Interview: Allison Bamcat
Allison Bamcat is a contemporary illustrator from Los Angeles, CA. After completing a seven-year run as a product designer for a major brand, she works full-time as an artist in her new home of Santa Monica. Her candy-coated paintings celebrate the juicy colors found in nature through her surreal landscapes, featuring fruit, botanicals, exotic birds, and melting rock formations. Her background in product design collides with her paintings, resulting in a bouncing array of repeat prints and patterns for apparel and accessories.
What aspects of your own life inspire your art?
My art is very closely tied to my emotional state. I notice that in times I've been overwhelmed or depressed, I use darker colors in my paintings, where lately I've been using warmer, happier tones like oranges and coral pinks. I gravitate toward the colors in flowers and plants, as well as the symbolism they carry, like how friendly big, rubbery banana leaves appear versus the sharp eyelash-spikes of a venus flytrap. I use different types of plants and animals in my work as supporting characters to build a collection of feelings this way.
When did you decide that you wanted to stop working for a major company and start creating art for yourself?
Honestly, it took my husband changing direction in his career for me to get on board with changing mine. Working in corporate culture for so long, I became really stubborn and stayed at my job probably longer than I should have. I spent so much time putting out fires and making revisions that my art suffered. So the offer of a different career opportunity where I could focus solely on my art and design work was a welcome change. It's amazing how many of the walls I built up working in corporate have just crumbled, and I'm finding it's much easier to get started when I don't carry so much baggage.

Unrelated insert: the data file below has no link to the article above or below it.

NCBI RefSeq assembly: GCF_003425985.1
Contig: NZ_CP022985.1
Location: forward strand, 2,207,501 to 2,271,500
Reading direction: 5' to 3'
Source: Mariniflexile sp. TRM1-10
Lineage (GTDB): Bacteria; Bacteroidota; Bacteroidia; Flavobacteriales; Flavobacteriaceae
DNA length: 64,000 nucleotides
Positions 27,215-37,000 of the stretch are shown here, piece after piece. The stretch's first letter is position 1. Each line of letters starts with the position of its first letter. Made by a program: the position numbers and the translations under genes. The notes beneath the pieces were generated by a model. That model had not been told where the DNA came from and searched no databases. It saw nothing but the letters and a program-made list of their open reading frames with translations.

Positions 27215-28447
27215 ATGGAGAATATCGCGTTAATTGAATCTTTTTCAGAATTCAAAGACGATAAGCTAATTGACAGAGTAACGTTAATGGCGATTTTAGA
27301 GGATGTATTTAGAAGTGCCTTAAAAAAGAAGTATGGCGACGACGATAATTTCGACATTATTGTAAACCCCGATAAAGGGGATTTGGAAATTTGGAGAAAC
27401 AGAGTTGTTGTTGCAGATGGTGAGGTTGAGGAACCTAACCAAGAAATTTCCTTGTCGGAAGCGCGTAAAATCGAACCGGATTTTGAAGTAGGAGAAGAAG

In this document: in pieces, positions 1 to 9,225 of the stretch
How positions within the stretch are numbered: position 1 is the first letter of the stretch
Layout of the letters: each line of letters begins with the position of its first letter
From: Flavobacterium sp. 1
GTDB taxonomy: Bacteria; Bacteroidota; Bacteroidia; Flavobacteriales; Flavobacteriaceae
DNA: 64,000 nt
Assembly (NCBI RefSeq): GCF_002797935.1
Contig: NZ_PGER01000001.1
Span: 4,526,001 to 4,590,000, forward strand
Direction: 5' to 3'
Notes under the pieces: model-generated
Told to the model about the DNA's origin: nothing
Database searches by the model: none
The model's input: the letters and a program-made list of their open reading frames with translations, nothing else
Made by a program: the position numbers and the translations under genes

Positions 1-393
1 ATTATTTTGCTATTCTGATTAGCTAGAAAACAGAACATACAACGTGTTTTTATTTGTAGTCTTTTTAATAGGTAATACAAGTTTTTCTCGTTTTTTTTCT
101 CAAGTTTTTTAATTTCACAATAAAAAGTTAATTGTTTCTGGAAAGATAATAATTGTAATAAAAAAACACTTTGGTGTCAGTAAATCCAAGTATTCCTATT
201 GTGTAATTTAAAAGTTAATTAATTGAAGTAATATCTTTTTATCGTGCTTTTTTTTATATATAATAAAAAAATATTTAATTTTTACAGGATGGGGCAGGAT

When did your interest in patterns and textiles start? Has the idea of putting your imagery on textiles driven your work in any particular way?
I was mentored early in my career in the footwear industry to create legible print and pattern files for factory use. I'll admit it was a learning curve that was difficult for me to grip on to, and it took several years to become proficient at getting projects to come back as I imagined them in my head. One day, design leadership created a new team specifically for creating illustrations and graphics for product, and I was placed on it. It was a boat load of illustration work that hit me suddenly, and I learned a lot about streamlining my processes. Learning to maintain the integrity of my artwork with limitations around detail, color, and the small surface area of a sneaker made me a more considerate designer.